(ELa6 in Weyrauch et al., 2018)
31° 11′ 30′ S., 121° 32′ E. In 1969, numerous fragments were found in a shallow depression during nickel exploration in Western Australia. They were not recognized as meteoritic until 1971, when a single large mass with Gradual removal of the successive surface layers of a material through various processes. • The gradual removal and loss of meteoritic material by heating and vaporization as the meteoroid experiences frictional melting during its passage through the atmosphere. The resulting plasma ablates the meteor and, in cases where a meteor Click on Term to Read More characteristics, along with smaller fragments totaling 24 kg, was found 400 m from the first Meteorite not seen to fall, but recovered at some later date. For example, many finds from Antarctica fell 10,000 to 700,000 years ago. Click on Term to Read More. Although originally described as Measure of the degree of aqueous alteration (Types 1 and 2) and thermal metamorphism (Types 3-6) experienced by a chondritic meteorite. Type 3 chondrites are further subdivided into 3.0 through 3.9 subtypes. 5, all current research concludes that Yilmia is a type 6. The Van Schmus–Wood (1967) scheme for petrographic type has been modified for A mineral that is composed of Mg-rich pyroxene, MgSiO3. It is the magnesium endmember of the pyroxene silicate mineral series - enstatite (MgSiO3) to ferrosilite (FeSiO3). Click on Term to Read More Chondrite meteorites are the most common accounting for 83.6% of falls. Chondrites are comprised mostly of Fe- and Mg-bearing silicate minerals (found in both chondrules and fine grained matrix), free Fe/Ni metal (found in various states like large blebs, small grains and/or even chondrule rims), and various refractory inclusions (such Click on Term to Read More, establishing both a textural type (3–7), reflecting peak Rocks that have recrystallized in a solid state due to changes in temperature, pressure, and chemical environment. Click on Term to Read More temperature, and a mineralogical type (α–δ), pertaining to the cooling history (Zhang and Sears, 1996; Quirico et al., 2011). Under this classification scheme, Yilmia has thermometers that indicate a classification of EL6β. A rapid cooling phase was initiated consistent with 30,000°C/day (Kissin, 1989).
|Type of meteorite high in the mineral enstatite and also referred to as E-chondrites. Although they contain substantial amounts of Fe, it is in the form of Ni-Fe metal or sulfide rather than as oxides in silicates. Their highly reduced nature indicates that they formed in an area of the Click on Term to Read More SUBGROUPS
Weyrauch et al., 2018
|Troilite||Cr <2 wt%||Cr >2 wt%||Cr <2 wt%||Cr >2 wt%|
|(Mn,Mg,Fe)S||Fe <20 wt%||Fe >20 wt%||Fe <20 wt%||Fe >20 wt%|
|Kamacite||Ni <6.5 wt%||Ni >6.5 wt%||Ni <6.5 wt%||Ni >6.5 wt%|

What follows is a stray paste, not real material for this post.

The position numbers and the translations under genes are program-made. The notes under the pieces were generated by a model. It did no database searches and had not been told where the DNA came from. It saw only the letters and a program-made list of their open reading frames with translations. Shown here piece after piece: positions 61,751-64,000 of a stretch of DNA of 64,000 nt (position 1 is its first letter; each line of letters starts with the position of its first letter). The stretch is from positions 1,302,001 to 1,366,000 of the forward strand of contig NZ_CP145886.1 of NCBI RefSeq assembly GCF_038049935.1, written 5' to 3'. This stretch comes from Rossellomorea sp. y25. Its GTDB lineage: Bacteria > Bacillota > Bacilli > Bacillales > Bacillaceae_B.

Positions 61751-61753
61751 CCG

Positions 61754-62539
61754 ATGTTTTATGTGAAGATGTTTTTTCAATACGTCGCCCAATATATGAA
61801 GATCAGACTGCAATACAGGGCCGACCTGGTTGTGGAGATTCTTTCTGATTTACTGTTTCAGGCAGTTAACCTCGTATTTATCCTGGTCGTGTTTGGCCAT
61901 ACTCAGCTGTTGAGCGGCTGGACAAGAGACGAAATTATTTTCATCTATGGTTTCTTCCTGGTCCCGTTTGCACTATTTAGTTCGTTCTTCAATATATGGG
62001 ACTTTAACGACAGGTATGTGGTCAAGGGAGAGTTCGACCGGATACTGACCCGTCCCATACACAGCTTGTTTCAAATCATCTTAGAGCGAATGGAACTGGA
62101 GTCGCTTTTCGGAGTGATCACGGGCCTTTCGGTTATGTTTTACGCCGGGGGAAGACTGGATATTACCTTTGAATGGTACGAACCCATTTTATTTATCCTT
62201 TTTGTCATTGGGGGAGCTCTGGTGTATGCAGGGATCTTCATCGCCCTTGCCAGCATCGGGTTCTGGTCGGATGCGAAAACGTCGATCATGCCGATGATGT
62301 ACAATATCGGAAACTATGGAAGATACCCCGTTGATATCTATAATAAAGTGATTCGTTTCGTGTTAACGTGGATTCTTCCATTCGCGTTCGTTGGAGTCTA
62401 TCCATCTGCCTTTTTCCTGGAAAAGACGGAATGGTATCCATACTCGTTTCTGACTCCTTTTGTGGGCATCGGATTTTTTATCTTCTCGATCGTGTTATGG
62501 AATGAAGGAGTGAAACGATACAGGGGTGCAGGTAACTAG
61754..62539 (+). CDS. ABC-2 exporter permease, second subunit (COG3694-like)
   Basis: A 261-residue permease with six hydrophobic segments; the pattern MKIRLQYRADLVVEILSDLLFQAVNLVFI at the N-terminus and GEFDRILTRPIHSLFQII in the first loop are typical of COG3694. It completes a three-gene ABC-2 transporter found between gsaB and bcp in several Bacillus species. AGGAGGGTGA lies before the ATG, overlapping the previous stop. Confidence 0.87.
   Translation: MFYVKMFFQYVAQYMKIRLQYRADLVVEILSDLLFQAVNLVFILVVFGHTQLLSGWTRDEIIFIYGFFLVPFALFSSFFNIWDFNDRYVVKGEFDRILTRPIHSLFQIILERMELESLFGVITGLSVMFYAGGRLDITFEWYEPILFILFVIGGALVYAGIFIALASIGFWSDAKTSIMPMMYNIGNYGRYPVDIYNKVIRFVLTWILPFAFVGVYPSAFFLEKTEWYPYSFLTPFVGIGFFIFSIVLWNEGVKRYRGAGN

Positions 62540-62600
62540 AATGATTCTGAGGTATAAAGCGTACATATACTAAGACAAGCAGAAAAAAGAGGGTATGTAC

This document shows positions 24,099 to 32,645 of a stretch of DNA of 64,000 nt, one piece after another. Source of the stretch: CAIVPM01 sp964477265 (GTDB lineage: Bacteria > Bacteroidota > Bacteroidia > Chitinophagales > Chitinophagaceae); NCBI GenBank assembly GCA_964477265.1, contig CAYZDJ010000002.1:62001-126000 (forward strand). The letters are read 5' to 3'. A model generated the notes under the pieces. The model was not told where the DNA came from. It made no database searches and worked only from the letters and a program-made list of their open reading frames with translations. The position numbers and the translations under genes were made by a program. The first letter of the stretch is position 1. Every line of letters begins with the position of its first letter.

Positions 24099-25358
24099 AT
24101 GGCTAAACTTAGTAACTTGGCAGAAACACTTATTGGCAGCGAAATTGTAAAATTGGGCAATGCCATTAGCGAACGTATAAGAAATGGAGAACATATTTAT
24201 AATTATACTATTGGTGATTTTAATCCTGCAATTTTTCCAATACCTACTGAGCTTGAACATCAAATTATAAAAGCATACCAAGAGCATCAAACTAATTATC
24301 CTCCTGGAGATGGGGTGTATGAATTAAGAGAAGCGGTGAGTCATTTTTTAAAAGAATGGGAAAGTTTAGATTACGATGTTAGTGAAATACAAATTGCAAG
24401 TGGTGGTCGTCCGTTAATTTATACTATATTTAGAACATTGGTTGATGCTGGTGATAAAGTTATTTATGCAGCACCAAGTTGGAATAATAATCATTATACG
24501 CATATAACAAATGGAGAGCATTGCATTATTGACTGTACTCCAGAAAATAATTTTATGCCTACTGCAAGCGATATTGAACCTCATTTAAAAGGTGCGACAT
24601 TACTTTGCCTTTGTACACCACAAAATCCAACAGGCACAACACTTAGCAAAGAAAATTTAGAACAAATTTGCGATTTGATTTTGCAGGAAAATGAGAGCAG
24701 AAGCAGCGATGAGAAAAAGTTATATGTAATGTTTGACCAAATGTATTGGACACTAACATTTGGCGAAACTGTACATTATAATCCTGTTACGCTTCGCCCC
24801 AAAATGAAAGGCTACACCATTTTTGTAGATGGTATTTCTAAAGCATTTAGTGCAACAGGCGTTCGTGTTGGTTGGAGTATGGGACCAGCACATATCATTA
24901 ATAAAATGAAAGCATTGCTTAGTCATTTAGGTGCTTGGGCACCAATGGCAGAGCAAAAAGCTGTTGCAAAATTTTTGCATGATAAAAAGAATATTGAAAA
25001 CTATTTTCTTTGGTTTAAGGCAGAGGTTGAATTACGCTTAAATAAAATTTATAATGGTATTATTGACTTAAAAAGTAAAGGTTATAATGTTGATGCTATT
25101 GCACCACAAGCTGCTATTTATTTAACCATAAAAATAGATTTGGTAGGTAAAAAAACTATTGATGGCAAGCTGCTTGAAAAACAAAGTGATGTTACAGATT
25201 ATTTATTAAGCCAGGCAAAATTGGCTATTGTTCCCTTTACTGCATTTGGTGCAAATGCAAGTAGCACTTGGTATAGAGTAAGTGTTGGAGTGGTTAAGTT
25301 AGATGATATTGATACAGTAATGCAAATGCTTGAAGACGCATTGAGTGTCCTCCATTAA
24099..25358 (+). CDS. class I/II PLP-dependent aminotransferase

A few other E chondrites with intermediate mineralogy have also been identified, including LAP 031220 (EH4), QUE 94204 (EH7), Y-793225 (E-an), LEW 87223 (E-an), and PCA 91020 (possibly related to LEW 87223). Studies have determined that these meteorites were not derived from the EH or EL source through any metamorphic processes, and some or all of them could represent separate E chondrite asteroids. The revised E chondrite classification scheme of Weyrauch et al. (2018) including selected examples from their 80-sample study can be found here. It was determined that Yilmia is a member of the ELa subgroup.Planetary-type Element occurring in the right-most column of the periodic table; also called "inert" gases. In these gases, the outer electron shell is completely filled, making them very unreactive. Click on Term to Read More have been identified in Yilmia, the carrier of which is thought to be a nanometer-sized phase designated phase ‘Q’ (for ‘quintessence’, including He, Ne, Ar, Kr, and Xe). Noble gases may be adsorbed at low nebular pressures onto this phase, or precursors of this phase, which is thought likely to consist of rare Opaque form of carbon (C) found in some iron and ordinary chondrites and in ureilite meteorites. Each C atom is bonded to three others in a plane composed of fused hexagonal rings, just like those in aromatic hydrocarbons. The two known forms of graphite, α (hexagonal) and β (rhombohedral), have Click on Term to Read More grains, kerogen, or Element commonly found in meteorites, it occurs in several structural forms (polymorphs). All polymorphs are shown to the left with * indicating that it been found in meteorites and impact structures: a. diamond*; b. graphite*; c. lonsdalite*; d. buckminsterfullerene* (C60); e. C540; f. C70; g. amorphous carbon; h. carbon nanotube*. Click on Term to Read More blacks. An alternate scenario proposed by some investigators (e.g., Verchovsky et al., 2002; Matsuda et al., 2010) suggests that an Material without the regular, ordered structure of crystalline solids. Amorphous substances, like glass, lack a definite repeating pattern in their atomic structures (crystallinity). There may be small regions of order, but, overall there is disorder. Click on Term to Read More phase of carbon experienced implantation through Atom with a net electrical charge because it has lost, or gained, one or more electrons relative to the number possessed by a neutral atom of the same element. A positively charged ion (cation) has fewer electrons than a neutral atom; a negatively charged ion (anion) has more. Click on Term to Read More irradiation of planetary noble gases (the ‘Fourth state of matter: a gas in which many or most of the atoms are ionized. In the plasma state the atoms have split into positive ions and negative electrons, which can flow freely, so the gas becomes electrically conducting and a current can flow. Click on Term to Read More model’), and that this phase now serves as the carrier of the Q-gases. These Q-gases are then released through Oxidation and reduction together are called redox (reduction and oxidation) and generally characterized by the transfer of electrons between chemical species, like molecules, atoms or ions, where one species undergoes oxidation, a loss of electrons, while another species undergoes reduction, a gain of electrons. This transfer of electrons between reactants Click on Term to Read More processes resulting in a rearrangement of the carbon structure. A subsequent in-depth investigation into the carbonaceous carrier of the Q-phase was conducted by Fisenko et al. (2018) utilizing the L4 chondrite Saratov. They contend that the carrier of the Q-gases is a nongraphitizing carbon phase present as curved, few-layer, graphene-like sheets which were likely formed in the protoplanetary An immense interstellar, diffuse cloud of gas and dust from which a central star and surrounding planets and planetesimals condense and accrete. The properties of nebulae vary enormously and depend on their composition as well as the environment in which they are situated. Emission nebula are powered by young, massive Click on Term to Read More. The higher incidence of impact shock events for EL chondrites is attested by the higher prevalence of impact-melt breccias among the more metamorphosed members, as well as by the occurrence of abundant Silicon dioxide, SiO2. in the form of Silica group mineral in which the tetrahedra occur in sheets. Tetrahedra alternately point up or down to share oxygen with tetrahedra of other sheets, forming six-sided rings perpendicular the sheets. Tridymite has a fairly open structure and accommodates Na+, K+ and Ca2+; charge balance is achieved by Al3+ ↔ Si4+., High temperature polymorph of silicon dioxide (SiO2). Has the same chemical composition as coesite, stishovite, seifertite and tridymite but possesses a different crystal structure. This silica group mineral occurs in terrestrial volcanic rocks, martian and lunar meteorites, chondrites and impact glasses like Libyan Desert Glass. Cristobalite has a very open Click on Term to Read More, and sinoite, the latter mineral known to crystallize from an impact melt. Following the impact-shock events, most EL6 chondrites experienced an extended period of annealing to A petrographic assessment, using features observed in minerals grains, of the degree to which a meteorite has undergone shock metamorphism. The highest stage observed in 25% of the indicator grains is used to determine the stage. Also called "shock level". Click on Term to Read More S1, which was followed by a period of less severe impact-shock events resulting in a shock stage of S2 (Rubin et al., 2009). While Less common than kamacite, both taenite and kamacite are Ni-Fe alloys found in iron meteorites. Taenite, γ-(Fe,Ni), has 27-65 wt% Ni, and forms small crystals that appear as highly reflecting thin ribbons on the etched surface of a meteorite; the name derives from the Greek word for "ribbon." Click on Term to Read More is uncommon in other E chondrites, it is present in Yilmia. The photo above shows a 1.25 g partial slice of this terrestrially weathered, low-metal, enstatite chondrite.